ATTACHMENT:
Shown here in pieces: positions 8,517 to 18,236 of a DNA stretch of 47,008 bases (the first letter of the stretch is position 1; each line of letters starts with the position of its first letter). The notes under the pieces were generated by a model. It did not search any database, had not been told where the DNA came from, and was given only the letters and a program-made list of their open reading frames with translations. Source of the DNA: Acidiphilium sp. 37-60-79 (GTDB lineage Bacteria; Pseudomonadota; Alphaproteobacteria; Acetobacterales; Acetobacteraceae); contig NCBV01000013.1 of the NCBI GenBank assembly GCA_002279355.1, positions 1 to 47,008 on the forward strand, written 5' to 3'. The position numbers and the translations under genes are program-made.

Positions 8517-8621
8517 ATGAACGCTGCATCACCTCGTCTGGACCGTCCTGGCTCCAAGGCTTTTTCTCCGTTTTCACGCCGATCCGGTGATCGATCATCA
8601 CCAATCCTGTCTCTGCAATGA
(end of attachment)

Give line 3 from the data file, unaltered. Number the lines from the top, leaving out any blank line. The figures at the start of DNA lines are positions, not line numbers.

8517 ATGAACGCTGCATCACCTCGTCTGGACCGTCCTGGCTCCAAGGCTTTTTCTCCGTTTTCACGCCGATCCGGTGATCGATCATCA